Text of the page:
Springfield Diocese to institute series of reforms after sexual abuse accusations against the late Bishop Christopher Weldon are found to be credible
SPRINGFIELD – Bishop Christopher Weldon’s name will be removed from the Mercy Medical Center rehabilitation center, all honorable references, memorials and photographs of him will be removed from Catholic properties and his remains buried at the entrance to the cemetery of the Heaven’s Gate will be exhumed and moved to a less prominent location in the cemetery and its grave marked with an ordinary ashlar.
But the biggest change announced Wednesday by the Roman Catholic Diocese of Springfield will be to create a new system to deal with clergy abuse complaints that calls for welcoming survivors’ accusations and examining them thoroughly and with compassion, said the Right Reverend Mitchell Rozanski, Bishop of the Diocese.
The changes came to light after retired judge Peter Velis announced that a year-long study determined the late Bishop Christopher J. Weldon sexually assaulted a boy. The victim came forward in 2014 as an adult to report abuse by Weldon and two other clergymen.
“These allegations were unequivocally credible,” he said.
Weldon, who died in 1982, was Bishop of Springfield for 27 years. In the past, there were at least two earlier instances where Weldon’s name was part of a lawsuit or complaint, but neither was deemed credible.
The diocese’s proxy journalists who first heard the account of the alleged victim of sexual abuse by the bishop did not report the case to law enforcement officials. The accuser requested a meeting with Rozanski last June after the diocesan review board said the individual did not allege sexual abuse by Weldon during his June 2018 appearance before council . Three people present at the meeting supported the victim’s account.
Rozanski hired Velis to conduct an independent review of the allegations a year ago, giving him carte blanche to review all files and interview anyone in the diocese. Velis said during his first meeting with the bishop that he asked about the purpose of the investigation and Rozanski hit the table with his fist and said: “I want the truth”.
When announcing the results, Velis called the initial investigations into the survivor’s allegations “woefully flawed.” The review board was hampered because the members did not receive all the information they should have received before making the decision and “were shocked” after receiving additional facts.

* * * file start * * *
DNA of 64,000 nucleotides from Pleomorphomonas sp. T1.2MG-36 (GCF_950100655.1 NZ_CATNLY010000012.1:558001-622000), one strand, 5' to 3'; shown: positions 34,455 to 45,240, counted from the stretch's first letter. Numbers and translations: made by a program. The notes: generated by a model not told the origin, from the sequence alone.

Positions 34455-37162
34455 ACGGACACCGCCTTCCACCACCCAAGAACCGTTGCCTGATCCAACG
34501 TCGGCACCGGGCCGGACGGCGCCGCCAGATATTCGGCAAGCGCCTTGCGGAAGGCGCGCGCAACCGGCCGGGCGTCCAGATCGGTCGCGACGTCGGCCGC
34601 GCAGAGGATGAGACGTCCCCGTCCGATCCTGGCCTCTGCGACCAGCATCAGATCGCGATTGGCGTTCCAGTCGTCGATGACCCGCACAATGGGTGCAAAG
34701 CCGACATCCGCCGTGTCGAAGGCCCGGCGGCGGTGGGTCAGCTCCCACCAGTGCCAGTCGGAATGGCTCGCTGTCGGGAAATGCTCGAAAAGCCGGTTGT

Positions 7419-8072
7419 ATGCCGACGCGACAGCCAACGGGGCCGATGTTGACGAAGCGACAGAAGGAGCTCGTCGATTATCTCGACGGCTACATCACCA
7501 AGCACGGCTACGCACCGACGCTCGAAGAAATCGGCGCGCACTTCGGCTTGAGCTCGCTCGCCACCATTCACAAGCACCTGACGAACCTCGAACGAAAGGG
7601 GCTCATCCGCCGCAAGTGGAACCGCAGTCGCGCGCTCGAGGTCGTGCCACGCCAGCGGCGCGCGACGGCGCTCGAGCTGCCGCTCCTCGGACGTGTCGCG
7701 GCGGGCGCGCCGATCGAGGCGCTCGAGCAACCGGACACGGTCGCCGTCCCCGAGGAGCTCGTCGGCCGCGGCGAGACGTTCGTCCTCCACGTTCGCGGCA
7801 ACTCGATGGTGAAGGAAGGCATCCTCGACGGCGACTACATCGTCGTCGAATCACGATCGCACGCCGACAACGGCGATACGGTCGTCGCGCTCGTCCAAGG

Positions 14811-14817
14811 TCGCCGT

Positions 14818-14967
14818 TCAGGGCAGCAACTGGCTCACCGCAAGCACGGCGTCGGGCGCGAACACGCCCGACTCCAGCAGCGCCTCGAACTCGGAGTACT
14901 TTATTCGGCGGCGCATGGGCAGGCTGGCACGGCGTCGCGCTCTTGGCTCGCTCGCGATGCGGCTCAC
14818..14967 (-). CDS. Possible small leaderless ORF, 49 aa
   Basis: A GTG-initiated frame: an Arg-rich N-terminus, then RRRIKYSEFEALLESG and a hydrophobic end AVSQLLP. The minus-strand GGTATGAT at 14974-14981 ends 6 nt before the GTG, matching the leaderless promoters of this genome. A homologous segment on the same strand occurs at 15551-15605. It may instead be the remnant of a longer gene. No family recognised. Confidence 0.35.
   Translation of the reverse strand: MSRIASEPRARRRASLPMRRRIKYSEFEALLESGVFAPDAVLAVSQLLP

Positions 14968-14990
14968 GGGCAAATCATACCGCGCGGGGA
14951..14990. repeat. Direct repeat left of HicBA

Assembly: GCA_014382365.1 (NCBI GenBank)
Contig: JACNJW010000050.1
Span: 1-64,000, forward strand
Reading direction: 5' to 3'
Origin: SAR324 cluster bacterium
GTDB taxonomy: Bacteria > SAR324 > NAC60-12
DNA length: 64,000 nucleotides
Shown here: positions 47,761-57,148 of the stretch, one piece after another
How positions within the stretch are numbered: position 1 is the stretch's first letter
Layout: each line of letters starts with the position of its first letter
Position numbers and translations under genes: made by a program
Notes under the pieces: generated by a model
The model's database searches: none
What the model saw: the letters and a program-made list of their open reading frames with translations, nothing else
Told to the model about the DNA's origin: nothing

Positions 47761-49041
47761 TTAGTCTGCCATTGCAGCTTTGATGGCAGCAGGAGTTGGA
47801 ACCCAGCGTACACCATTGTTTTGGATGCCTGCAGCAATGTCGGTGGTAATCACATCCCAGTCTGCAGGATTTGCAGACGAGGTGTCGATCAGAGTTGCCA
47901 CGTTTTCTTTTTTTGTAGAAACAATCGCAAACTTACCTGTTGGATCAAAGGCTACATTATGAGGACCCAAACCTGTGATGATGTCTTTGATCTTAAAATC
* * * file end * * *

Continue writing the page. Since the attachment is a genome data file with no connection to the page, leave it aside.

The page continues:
“In my review, it was clear that the process included inexplicable modification and manipulation of reports received and processed by the Diocesan Review Board. In addition, the complaints process was compromised to the extent that mandatory journalists failed in their duty to report allegations to prosecuting authorities, ”Velis said in his report summary.
In the report, Velis included a list of recommendations he said he hoped would be met, including a system of checks and balances.
This is “extremely necessary within the hierarchy of the Catholic Church to access the process of inquiry which is the real core of this whole problem,” Velis said.
“I can honestly tell you that this is the best thing you can do for the future, because deeds have already been done. The misdeeds, the bad deeds have already been accomplished, ”he said.
Rozanski, who will leave Springfield in August to take over as Archbishop of St. Louis, Missouri, apologized to the victim for the “terrible abuse he must have suffered as a child” and mismanagement at many times in the investigation that began in 2014.
“In almost every case, we have let down this courageous man who nevertheless preserved thanks in part to a reliable support network as well as a deep desire for justice,” he said.
But Rozanski has said the apologies don’t go far enough and he has announced a series of reforms that will start immediately or have already started. Weldon’s name will also be added to the diocese’s public list of members of the clergy who have credible or proven accusations of abuse against them.
On Wednesday, the new independent task force on responding to sexual abuse will start working and will be led by retired judge Daniel Ford.
In addition, the Victim Assistance and Safe Environment office is being reorganized to be more responsive.
Ford called actions that have taken place in the past “shameful,” but said the upside is that the truth has now been exposed and reforms can now begin.
When Rozanski asked him to chair the task force, Ford said they had met to discuss Veils’ findings.
“He stressed that what he expects from us is a document that identifies what he believes are best practices to tackle the scourge of child sexual abuse in the future,” said Ford.
The working group will review all of the recommendations that Velis made in its report and will also collect additional data and solicit input from various people in the diocese, including the clergy, survivors of clergy sexual abuse, and other members.
The group will review the recommendations made by Velis and discuss whether each should be adopted. He will also discuss changing one of the proposals and discuss the need for other changes not addressed in the report, he said.
The diocese has taken other steps in the recent past to deal with allegations of clergy abuse, including overhauling the victim assistance office. In May, authorities also announced that they would inform area law enforcement and the relevant district attorney’s office once it becomes aware of any allegations of sexual assault by the clergy on minors or any other “vulnerable person” in parishes in western Massachusetts.